I headed to PAX East this year with one overriding mission: check out the gaming laptops on display.
My younger son has been in the hospital the past month with a nasty gastrointestinal infection. Naturally, egged on by his Slytherin-sneaky brother, my son decided to milk the admittedly serious illness for the possibility of getting a gaming laptop.
For research purposes, I made appointments with Samsung, who have just unveiled their first entry into the gaming laptop market, and MSI Computer Corp, already a leader with all types of equipment needed for PC gaming. This was Samsung’s first appearance at the event, as they debuted their gaming PC at CES this year.
But the two tech companies were not alone. Also present at PAX East were Dell and its subsidiary, Alienware, and Logitech, all displaying gaming-oriented PCs (laptop and desktop) and equipment.
Both my sons prefer PC gaming now over the traditional consoles (hence, my son’s interest in a gaming laptop rather than the new Nintendo Switch). Why? STEAM. My older son says the games available on STEAM are cheaper, more creative, and more diverse than anything he can buy for a console. Currently, Undertale is his favorite. Indeed, I bought him an Art of Undertale book at the Fangamer booth.
So how do the gaming laptops look?
My younger son sent me to PAX with his specs: minimum 8GB of RAM, a hard drive with 500GB storage but 1 TB would be preferable, and a discrete graphics card because, he said, the integrated ones are usually underpowered. I realized, after talking to those with gaming computers, that these are base level specs. But considering a base-level gaming computer is in the $1,000 range with others that can cost over $3,000, I decided to stick with those, especially given how hard my kids can be on laptops.
I booked booth interviews with Samsung, a relative newcomer to the gaming laptop market, and, MSI, an industry standard.
My first stop was at Samsung to check out the Samsung Notebook Odyssey. Specs: Windows 10 Home, 7th Gen Intel® Core™ i7 Processor, 15″ LED Display (full HD at 1920×1080), 1TB HDD + 128GB SSD Storage, a NVIDIA GTX 1050 graphics card with maximum graphics memory: GDDR5 2G. (Full specs at the link.)
What I liked? First, the price tag: $1.199.99. It’s not bad for a gaming laptop with those specs and, indeed, it’s cheaper than many new MacBook models. (Apple is seriously behind in this market, offering not much bang for the buck lately even for regular laptops. But that’s another article.) There have been some reviews that have said Samsung’s Odyssey does nothing unique for gamers, and not having bought a gaming laptop before, I can’t refute that. However, as a parent, for what’s included in that price, it’s definitely intriguing.
Ramon Castillo, national training manager for Samsung, also showed off another feature of the Odyssey, the HexaFlow Vent for cooling and ventilation. It can be removed with three screws to allow for quick upgrades of memory and graphic cards. Castillo also showed me a 1080 HD curved gaming monitor at a price of $450, for those who prefer desktops.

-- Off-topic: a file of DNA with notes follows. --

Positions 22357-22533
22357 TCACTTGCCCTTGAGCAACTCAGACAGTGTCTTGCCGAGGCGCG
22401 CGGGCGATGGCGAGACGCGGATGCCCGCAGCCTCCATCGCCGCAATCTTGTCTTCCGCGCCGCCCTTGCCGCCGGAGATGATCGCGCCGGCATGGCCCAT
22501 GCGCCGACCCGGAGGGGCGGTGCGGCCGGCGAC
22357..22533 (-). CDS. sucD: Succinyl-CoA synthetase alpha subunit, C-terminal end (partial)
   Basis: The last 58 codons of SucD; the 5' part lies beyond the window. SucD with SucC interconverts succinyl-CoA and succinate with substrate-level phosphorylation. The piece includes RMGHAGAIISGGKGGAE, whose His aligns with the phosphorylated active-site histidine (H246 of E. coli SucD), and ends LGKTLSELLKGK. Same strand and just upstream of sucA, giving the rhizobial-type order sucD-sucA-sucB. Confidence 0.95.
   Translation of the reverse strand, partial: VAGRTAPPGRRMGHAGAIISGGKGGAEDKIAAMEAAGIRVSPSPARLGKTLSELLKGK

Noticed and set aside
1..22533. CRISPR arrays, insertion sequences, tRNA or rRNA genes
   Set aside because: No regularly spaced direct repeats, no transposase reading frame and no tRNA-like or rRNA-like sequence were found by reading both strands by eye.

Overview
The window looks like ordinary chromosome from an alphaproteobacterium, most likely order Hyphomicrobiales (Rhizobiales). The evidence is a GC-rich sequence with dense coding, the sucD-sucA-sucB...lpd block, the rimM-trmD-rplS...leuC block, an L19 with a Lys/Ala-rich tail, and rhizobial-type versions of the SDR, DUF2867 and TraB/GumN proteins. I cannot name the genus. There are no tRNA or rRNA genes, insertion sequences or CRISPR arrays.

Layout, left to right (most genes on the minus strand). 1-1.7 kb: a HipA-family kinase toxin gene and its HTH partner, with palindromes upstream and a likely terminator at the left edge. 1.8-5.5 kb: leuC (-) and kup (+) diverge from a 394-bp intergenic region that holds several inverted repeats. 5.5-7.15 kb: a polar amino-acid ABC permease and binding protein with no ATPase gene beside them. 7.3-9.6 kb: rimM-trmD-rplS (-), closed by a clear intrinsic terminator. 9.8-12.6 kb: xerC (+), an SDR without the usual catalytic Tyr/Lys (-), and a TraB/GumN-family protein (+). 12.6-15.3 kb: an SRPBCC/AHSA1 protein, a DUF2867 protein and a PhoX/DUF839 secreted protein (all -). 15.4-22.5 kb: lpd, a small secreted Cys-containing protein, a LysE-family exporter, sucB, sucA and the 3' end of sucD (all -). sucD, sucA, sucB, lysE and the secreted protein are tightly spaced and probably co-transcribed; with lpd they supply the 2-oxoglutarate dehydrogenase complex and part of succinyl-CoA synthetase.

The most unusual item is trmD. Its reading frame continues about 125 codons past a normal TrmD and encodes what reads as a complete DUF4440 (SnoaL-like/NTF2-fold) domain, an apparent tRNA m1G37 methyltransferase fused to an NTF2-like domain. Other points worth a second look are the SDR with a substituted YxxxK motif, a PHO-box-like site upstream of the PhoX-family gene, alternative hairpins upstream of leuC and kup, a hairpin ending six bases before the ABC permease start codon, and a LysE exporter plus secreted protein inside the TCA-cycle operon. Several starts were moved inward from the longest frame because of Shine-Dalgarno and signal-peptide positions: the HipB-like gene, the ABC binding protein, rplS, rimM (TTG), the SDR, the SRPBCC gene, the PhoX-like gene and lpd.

Lenny Tang, Associate Marketing Manager at MSI, gave me a tour of their booth laptops, with an emphasis on the Camo Limited Edition GE02, and I learned about M.2 slots, something unknown for those working with base-level laptops. We talked about MacBooks versus PCs, and gaming laptops versus consoles, and he allowed that he uses a MacBook for basic functions but, of course, switches to a gaming laptop for those higher functions.
Like my son, Tang likes being able to game on the same device that can do other things, rather than needing a separate dedicated gaming console. This may well be the wave of the future, given the plethora of STEAM games I saw showcased at PAX East and how crowded the Indie Games section was at all times. (My sons are not alone in their love of PC games.)
MSI is, of course, a leader in this field. This particular special edition goes for $1,699. (Again, full specs at the link above.) Quite a bit more than the Samsung but also, if you look at the specs, perhaps more loaded. Other MSI models are as low as $849, or so Amazon has them today as I type, but I worry that those would be underpowered and perhaps their screens would be too small. I know 17″ inch laptop screens are probably where most gamers would start but, again, we run into that parental budget, and the fact that this would be something of a “starter” for a gaming computer.
Of course, the ancillary equipment in PC gaming is also important, particularly the mouse, which can run anywhere from $60 to over $200. Plus, keyboards for desktop models. All these things add to the budget.
My tours at Samsung and MSI gave me a nice overview of the basics of the gaming laptop market, but my conclusion is that more research is needed before investing at least $1,000 for my son. I want him to be there to check out keyboards and mice himself, and to see if he insists on the larger-screened laptops or if he’d change his mind to prefer the desktops which can be connected to curved monitors that offer even better graphics.
But at least I now have a place to start. I would urge other parents who are not video gamers to do their research, as compatibility with keyboards–laptop and desktops–are key with gaming computers, and memory and graphic requirements may change depending on the types of games being played.